I like to read J R Ward, Black Dagger Series, Laurell K. Hamilton, Katie McAllister, Kim Harrison, and Diana Gabaldon. Mostly paranormal. But I do like crime suspense as well. Authors like Linda Howard, and Kathy Reichs, etc.

Do you find yourself using personal experiences in your stories?

Absolutely. There are bits and pieces of me and my life in everything I write. For instance, the idea for Curse of the Marhime came from a real life experience. I had stopped off at a grocery store one night after work and was approached by a woman who claimed to be a ‘seer’ or psychic. She told me she had information I needed to know. Although she freaked me out, I never pursued it thought Pita Sedgwick, my heroine does.

How long have you been writing?

I’ve written in some capacity since the age of eleven, whether it be journals, diaries, poetry, stories. I’ve always written. I had a poem published in my Sixth grade yearbook and even wrote a romance novel in a spiral notebook at a very young age. I’d truly love to see that little story now but have no idea what ever happened to it.

I didn’t begin to take the craft seriously until the year 2000 though when I’d had some tragic loss in my life. It helped me work through my grief.

Tell us a little about the next book in this series?

Book two of the Roma Wolf Tales is still in the works. It will take place between Romania and Montana here in the US and have lots more of the secondary characters stepping forward. Predominantly, Tomas and Pita’s father, Stephan. I won’t divulge more than this right now as I am still in the drafting stage and as we all know things change constantly in the early stages of writing. I have, however, sold a companion story titled Bestial Cravings to the Wild Rose Press that will release June 2009. This introduces the American pack leader and his soulmate/Lupa.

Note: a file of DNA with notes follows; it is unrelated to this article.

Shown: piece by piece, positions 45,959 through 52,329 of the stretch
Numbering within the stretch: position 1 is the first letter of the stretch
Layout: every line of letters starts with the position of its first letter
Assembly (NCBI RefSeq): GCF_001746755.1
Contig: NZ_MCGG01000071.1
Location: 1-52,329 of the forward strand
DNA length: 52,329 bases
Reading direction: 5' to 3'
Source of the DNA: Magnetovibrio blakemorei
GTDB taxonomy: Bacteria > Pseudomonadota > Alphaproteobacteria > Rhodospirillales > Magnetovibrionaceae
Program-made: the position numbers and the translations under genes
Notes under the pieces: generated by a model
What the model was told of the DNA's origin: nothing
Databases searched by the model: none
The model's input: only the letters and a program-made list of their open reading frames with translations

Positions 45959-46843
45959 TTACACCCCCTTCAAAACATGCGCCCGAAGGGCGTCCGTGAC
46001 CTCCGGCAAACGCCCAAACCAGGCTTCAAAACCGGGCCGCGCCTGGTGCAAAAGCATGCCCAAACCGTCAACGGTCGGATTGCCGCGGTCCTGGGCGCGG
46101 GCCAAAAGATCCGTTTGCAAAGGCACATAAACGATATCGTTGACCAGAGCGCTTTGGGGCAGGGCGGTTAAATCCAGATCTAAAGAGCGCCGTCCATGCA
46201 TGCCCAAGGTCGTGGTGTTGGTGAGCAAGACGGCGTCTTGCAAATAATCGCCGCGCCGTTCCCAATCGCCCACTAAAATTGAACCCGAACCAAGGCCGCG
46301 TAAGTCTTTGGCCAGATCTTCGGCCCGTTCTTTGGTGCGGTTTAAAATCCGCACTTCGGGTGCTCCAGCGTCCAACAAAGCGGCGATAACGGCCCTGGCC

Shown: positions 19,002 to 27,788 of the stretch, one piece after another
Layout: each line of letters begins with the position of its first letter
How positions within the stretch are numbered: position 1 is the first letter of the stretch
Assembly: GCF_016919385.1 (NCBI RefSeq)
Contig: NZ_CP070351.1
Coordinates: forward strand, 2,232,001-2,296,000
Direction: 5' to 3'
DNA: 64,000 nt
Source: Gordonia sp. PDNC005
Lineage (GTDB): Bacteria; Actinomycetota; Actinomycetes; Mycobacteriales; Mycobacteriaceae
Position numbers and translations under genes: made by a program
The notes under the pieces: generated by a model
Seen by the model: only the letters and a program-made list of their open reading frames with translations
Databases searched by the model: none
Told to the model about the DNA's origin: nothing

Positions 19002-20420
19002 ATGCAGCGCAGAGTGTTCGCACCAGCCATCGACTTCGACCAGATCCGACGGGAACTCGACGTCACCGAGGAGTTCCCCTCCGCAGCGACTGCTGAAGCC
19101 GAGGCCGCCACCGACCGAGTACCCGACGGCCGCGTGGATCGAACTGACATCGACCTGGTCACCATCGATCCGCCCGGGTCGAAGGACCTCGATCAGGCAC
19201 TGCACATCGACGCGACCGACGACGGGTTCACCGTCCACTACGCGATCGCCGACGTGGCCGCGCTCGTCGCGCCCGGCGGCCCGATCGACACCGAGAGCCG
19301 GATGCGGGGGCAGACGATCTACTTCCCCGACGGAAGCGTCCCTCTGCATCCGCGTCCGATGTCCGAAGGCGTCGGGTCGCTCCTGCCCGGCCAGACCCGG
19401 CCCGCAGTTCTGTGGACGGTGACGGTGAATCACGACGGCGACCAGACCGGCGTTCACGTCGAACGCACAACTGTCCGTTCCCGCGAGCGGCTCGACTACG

Do you find that promoting swallows up a lot of your time, time you could spend writing?

Absolutely, but it is a necessary interruption. Marketing is very important to an author’s career. I learned first hand from my first novel, Dancing on the Edge. I have since pulled the novel from the publishing house and plan to re-release it with a more romance oriented house. Dancing sold well at first but dropped off to nothing soon after for two reasons. My lack of experience at the promotion/marketing and the fact that the publishing house I’d signed with wasn’t a known romance publisher, nor are they to this day. Lesson well learned is to be discriminative in selecting who you sign with. Don’t sign because you are afraid you’ll not have another offer. Since then I have learned so much. I have grown as a writer and in the marketing venue as well.